Whatever Happened to Party Government?: Controversies in American Political Science
In 1950, the Committee on Political Parties of the American Political Science Association (APSA) published its much-anticipated report, Toward a More Responsible Two-Party System. Highly critical of the existing state of affairs, the report became extremely controversial: before publication, scholars attacked the committee's draft and suggested it should be suppressed. When released it received a barrage of criticisms. Most academics concluded it was an ill-conceived and mistaken initiative.
Mark Wickham-Jones provides the first full, archival-based assessment of the arguments within APSA about political parties and the 1950 report. He details the report's failure to generate wider discussion between media, politicians, and the White House. He examines whether it was dominated by a dogmatic attachment to "party government," and charts the relationship between behavioralists and institutionalists. He also discusses the political dimension to research during the McCarthyite years, and reflects on the nature of American political science in the years after 1945, the period in which behavioralism (which privileges the influence of individuals over institutions) became dominant.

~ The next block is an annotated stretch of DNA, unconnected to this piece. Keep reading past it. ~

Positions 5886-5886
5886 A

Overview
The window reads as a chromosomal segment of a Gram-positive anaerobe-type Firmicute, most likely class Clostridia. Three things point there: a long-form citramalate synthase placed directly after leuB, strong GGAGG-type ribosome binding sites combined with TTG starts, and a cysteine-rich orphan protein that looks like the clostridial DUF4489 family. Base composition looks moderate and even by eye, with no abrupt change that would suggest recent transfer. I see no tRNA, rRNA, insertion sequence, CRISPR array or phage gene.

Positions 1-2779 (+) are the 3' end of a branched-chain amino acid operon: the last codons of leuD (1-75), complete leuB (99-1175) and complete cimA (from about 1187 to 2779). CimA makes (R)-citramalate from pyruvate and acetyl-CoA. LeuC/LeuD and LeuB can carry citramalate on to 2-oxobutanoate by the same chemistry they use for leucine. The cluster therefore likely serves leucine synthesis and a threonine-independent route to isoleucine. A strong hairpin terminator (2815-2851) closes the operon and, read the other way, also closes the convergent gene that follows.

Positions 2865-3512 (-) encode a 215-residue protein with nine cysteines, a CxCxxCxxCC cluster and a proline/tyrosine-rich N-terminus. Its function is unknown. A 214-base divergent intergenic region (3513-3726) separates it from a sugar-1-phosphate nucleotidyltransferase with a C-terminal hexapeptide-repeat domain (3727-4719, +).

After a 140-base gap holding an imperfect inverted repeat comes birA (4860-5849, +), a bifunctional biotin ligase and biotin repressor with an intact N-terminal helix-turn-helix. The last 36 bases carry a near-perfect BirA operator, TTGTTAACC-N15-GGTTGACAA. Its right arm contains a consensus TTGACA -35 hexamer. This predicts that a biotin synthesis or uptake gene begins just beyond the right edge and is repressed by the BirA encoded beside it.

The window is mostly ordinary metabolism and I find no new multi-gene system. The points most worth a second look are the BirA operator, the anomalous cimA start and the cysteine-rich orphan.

Detailing APSA's most direct and significant intervention in the political process, Wickham-Jones makes an important contribution to debates that remain in the forefront of discussions about American politics.